A small earthquake was detected near nuclear test site Punggye-ri in North Korea Wednesday morning. Soon after, Pyongyang officials issued a broadcast announcing the country’s first successful testing of a small hydrogen bomb. Alarming headlines and close investigations followed the announcement.
What is currently known is that monitoring stations around the world detected seismic activity (5.1, Richter scale) coming from the area where North Koreans have done their previous bomb tests. Based on this information, despite skepticism from experts around the world, it seems likely that North Korea may not be fabricating the news.
Countries working on nuclear weapons usually first develop atomic bombs—bombs that break larger atoms down in a process called fission before fusion weapons, where small atoms—usually hydrogen—are fused together to release huge amounts of energy.
The results of nuclear fusion are much deadlier than that of the atomic bomb. While an atomic bomb’s explosion is typically in the kiloton range, hydrogen bombs may release energy in the megatons. To put this into perspective, a 10 kiloton atomic bomb dropped in Seoul would kill 78 thousand people immediately and likely injure an additional 270 thousand. A hydrogen bomb of 1 megaton detonated in the same place would result in over a million immediate deaths and over four million more casualties.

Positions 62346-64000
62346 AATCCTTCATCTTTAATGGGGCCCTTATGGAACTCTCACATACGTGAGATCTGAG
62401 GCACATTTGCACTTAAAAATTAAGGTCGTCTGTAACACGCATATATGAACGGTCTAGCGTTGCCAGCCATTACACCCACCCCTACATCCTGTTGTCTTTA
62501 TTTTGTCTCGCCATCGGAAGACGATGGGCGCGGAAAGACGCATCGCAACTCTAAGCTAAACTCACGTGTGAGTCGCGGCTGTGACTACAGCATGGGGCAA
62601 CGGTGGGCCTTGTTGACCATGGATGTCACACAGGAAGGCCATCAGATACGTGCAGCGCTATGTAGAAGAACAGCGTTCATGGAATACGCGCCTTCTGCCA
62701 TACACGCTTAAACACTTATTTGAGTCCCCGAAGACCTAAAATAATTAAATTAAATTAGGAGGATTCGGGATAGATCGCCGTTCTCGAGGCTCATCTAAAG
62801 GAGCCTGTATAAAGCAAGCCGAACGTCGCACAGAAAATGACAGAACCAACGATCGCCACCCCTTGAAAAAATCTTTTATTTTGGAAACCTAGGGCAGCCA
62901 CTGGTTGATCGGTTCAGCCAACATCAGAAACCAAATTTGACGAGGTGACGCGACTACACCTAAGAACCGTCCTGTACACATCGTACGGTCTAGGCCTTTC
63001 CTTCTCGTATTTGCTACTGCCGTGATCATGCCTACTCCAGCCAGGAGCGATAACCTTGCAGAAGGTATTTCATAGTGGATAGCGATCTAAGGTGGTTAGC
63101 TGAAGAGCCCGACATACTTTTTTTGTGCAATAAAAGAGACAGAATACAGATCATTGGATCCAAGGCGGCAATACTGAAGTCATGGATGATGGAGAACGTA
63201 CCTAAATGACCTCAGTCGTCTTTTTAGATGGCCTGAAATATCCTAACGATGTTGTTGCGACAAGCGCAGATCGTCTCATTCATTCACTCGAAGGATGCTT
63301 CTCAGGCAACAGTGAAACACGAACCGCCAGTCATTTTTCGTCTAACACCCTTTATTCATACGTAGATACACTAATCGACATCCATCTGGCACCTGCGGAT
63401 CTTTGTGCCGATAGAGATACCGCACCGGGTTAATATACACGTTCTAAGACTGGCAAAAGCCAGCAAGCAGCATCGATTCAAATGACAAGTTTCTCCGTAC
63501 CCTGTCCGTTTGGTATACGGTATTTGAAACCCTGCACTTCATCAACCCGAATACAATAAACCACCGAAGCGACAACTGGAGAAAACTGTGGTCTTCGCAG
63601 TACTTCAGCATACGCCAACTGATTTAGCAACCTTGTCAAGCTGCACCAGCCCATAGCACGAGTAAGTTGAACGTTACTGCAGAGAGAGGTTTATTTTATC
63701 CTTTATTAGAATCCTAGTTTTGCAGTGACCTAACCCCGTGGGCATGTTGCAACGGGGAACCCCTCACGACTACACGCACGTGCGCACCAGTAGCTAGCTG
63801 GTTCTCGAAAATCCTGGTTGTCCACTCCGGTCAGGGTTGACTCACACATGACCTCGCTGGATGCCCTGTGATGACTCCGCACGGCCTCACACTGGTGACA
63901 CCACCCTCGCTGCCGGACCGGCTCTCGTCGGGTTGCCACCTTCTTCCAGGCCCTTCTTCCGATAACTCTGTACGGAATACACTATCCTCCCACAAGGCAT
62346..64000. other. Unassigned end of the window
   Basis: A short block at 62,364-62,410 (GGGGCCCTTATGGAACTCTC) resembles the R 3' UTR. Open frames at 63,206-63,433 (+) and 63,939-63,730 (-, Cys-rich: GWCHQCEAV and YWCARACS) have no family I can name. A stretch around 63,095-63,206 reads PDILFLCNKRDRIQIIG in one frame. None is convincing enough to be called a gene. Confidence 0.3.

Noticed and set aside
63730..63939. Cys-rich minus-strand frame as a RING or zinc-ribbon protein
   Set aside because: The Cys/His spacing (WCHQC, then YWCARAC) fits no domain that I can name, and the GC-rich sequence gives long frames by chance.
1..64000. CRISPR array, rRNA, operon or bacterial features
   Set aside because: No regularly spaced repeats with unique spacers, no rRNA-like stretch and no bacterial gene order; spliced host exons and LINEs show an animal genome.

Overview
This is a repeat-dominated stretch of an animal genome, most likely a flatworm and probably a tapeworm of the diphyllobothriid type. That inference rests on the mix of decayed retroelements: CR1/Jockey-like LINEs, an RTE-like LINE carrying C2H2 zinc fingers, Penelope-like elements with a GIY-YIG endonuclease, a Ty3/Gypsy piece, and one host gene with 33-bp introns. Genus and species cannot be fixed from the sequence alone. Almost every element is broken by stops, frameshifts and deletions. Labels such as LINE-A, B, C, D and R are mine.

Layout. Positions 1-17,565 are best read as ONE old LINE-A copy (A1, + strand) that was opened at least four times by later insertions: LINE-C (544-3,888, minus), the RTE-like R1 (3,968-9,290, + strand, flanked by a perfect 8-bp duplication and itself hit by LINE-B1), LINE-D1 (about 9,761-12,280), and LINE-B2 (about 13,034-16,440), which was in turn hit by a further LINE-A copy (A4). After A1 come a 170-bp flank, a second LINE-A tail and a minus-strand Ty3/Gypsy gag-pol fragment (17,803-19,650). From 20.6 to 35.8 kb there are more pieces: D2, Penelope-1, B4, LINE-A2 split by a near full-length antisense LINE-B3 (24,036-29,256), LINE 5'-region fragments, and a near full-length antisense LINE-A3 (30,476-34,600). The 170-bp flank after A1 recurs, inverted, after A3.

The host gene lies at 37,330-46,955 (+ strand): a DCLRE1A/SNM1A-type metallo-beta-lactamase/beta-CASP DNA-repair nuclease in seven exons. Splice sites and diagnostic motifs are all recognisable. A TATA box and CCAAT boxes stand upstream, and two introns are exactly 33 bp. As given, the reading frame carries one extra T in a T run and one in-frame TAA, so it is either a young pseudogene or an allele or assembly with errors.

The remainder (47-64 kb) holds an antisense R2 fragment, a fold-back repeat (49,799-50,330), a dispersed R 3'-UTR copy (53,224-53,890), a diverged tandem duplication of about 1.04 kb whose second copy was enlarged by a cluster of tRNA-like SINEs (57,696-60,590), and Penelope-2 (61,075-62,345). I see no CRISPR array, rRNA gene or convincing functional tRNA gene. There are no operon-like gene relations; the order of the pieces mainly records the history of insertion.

Many are skeptical of North Korea’s claims of developing a full-scale hydrogen bomb. It typically takes many years for a country to master the technology of independently developing an atomic bomb and years more between the test of an atomic bomb and the test of a hydrogen bomb; it took the U.S. seven years after its first atomic bomb test to successfully develop a hydrogen bomb.
In the past, North Korea has had trouble even mastering the rudimentary concepts of fission weapon which typically only achieved blasts of only 10 kilotons by its third nuclear test. Experts conclude that it is unlikely that North Korea has developed even a fledgling hydrogen bomb since its last nuclear testing three years ago.
U.S. analysis, however, is not definitive yet. Some say that North Korea may have detonated a different type of hydrogen bomb—a boosted version of an atomic bomb using small scale fusion to boost the fission process.
Whatever weapon North Korea did test, it is not the first time that the country has tooted its horn in order to project the illusion of being a powerful nation. Though we cannot completely ignore North Korea’s claims, most experts agree that it is safe to conclude that North Korea does not have a full-scale hydrogen bomb.